We Met When We Were Almost Young

I’m moving out of Toronto at the end of the month, and I think I should acknowledge this in some way.

I’ve lived in Toronto since 1996, when I was but a mere whelp, fresh out of high school.  I moved into a bachelor apartment with two other friends (after sleeping in Cawthra Park for a week while we waited for the end of the month/moving day to arrive).  I had no income, no job experience, and no plans for the future, other than to get the hell away from boring old Courtice, ON.

My friends and I panhandled for cash, stole full cigarette packs at the bar, and took drugs in the parks, long before Trinity Bellwoods was a desirable park in which to take drugs (Side note: yeah, I was one of those kids who panhandled and came from a stable middle class family.  It was fun. I paid it forward by giving money to panhandlers all through my twenties and thirties, both to the urban camping kids and those who were more in need).

Back then, Toronto was a relative wasteland if you traveled west of Bathurst.  Parkdale, where our bachelor apartment was located ($425/month with our own bathroom and full kitchen), seemed less dangerous at night only because there were fewer people out at night.  Back then, Parkdale was populated entirely by crackheads and prostitutes.  Or so it seemed.

My best friend lived in Kensington Market, in an L-shaped room ($260/month with shared bath & kitchen) where I could touch opposite walls at the same time.  The bathrooms were dorm style, and since I didn’t officially live there, I would either have to use the men’s bathroom with my friend’s key, or hope that the women’s bathroom was unlocked.  One time I had to pee in a shower, and I’m surprised that only happened once (why didn’t I just use the men’s room?).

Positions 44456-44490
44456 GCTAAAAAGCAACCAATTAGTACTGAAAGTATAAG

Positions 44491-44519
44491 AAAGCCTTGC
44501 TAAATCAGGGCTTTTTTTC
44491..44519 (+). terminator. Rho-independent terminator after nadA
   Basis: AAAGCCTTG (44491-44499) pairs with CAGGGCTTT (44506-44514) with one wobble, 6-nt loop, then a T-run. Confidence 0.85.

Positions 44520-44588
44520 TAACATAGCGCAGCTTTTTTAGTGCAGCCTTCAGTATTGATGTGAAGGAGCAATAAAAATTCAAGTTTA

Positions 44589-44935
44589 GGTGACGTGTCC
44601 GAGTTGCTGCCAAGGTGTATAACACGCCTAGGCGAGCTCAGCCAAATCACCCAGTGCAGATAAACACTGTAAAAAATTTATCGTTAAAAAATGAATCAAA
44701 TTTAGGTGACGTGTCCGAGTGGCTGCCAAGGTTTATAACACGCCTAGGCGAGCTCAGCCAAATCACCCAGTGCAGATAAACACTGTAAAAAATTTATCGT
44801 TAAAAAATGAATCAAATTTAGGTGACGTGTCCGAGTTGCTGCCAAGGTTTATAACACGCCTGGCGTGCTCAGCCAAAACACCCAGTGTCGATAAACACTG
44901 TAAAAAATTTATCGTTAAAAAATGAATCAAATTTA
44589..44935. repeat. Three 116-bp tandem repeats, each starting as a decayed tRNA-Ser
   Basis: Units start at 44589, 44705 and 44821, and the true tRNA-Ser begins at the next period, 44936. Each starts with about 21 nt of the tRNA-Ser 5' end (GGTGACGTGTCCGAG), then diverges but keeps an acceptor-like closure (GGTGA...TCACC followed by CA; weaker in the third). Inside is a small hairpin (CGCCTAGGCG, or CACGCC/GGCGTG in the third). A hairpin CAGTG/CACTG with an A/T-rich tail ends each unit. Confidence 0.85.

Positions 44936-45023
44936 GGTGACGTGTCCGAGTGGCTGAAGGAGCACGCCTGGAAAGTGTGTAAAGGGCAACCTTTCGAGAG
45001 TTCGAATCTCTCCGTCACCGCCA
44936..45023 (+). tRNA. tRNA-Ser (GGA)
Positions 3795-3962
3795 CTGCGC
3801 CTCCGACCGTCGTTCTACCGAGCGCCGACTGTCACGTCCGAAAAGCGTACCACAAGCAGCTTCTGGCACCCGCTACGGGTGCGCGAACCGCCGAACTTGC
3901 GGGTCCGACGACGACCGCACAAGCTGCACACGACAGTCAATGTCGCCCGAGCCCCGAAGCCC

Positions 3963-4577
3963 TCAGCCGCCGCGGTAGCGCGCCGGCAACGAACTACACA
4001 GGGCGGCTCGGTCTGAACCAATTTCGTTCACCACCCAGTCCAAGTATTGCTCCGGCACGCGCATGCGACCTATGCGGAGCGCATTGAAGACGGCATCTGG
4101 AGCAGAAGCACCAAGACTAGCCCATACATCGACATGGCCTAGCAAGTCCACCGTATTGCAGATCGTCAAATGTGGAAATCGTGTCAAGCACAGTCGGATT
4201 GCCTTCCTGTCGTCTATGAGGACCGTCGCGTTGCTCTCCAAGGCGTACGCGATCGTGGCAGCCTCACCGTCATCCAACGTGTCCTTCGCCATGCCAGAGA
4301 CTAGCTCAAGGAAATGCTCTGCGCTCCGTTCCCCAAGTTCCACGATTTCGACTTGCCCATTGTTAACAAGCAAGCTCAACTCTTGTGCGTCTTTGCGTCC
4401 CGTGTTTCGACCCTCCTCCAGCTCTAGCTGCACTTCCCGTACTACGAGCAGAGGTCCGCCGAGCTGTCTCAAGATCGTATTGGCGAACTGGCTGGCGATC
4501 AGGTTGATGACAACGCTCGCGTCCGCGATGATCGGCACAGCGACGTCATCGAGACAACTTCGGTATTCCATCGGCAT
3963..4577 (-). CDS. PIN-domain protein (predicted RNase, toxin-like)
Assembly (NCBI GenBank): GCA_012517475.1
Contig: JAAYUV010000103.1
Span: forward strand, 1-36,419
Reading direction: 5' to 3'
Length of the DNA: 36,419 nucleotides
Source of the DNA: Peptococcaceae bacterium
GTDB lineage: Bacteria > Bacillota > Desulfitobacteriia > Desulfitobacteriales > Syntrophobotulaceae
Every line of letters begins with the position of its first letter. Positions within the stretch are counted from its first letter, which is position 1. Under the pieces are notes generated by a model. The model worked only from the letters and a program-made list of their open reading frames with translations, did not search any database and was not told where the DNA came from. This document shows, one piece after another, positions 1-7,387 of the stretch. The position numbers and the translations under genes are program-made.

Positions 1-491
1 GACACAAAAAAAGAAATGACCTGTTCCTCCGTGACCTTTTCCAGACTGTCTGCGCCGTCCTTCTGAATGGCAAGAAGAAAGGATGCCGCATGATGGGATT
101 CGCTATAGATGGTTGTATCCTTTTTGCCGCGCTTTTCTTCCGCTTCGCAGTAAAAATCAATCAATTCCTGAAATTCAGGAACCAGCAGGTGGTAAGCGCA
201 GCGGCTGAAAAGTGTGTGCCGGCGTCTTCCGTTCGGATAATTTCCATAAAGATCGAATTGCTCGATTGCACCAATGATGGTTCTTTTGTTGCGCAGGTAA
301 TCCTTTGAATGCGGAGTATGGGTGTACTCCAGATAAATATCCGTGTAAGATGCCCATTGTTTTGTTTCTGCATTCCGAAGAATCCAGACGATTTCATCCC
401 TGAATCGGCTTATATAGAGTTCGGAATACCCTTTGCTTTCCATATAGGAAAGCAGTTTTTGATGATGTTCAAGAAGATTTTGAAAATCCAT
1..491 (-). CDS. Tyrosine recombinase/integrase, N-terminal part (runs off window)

I lived very briefly in a rooming “house” above a store at Queen & Palmerston ($300/month with shared facilities).  The shared refrigerator held little more than an intrusion of cockroaches, and my neighbour was a crack dealer who threatened me ominously one night from between our shared walls.  I left after that, and when I came back weeks later to move my few belongings, I discovered a stack of napkins had been placed on my bed by … someone.  Even though my room was locked.  Creepy.

Somehow, I got my shit together enough to work for a living, avoid heavy drug use, and maintain the same living space for many years.  I had a few stumbles along the way, but I ended up fine, and I’ve been fine for a long time.

And now I’m leaving.  Heading back whence I came.

A couple of friends have asked me where my emotions are at with regards to moving away from the city that I’ve lived in for nearly 18 years, and I told each of them that I’m surprisingly unemotional.  It comes in spurts, usually when I hear a song that reminds me of my first year here.  But beyond that, I’m mostly looking forward instead of backward.

Toronto and I haven’t been vibing for quite a while.  Years.  We just don’t see eye to eye anymore.  The older I get, the less I like it.  The crowds, the unfriendliness, the stupidly overinflated cost of housing.


BTW, this is my new city hall:

I’m so excited.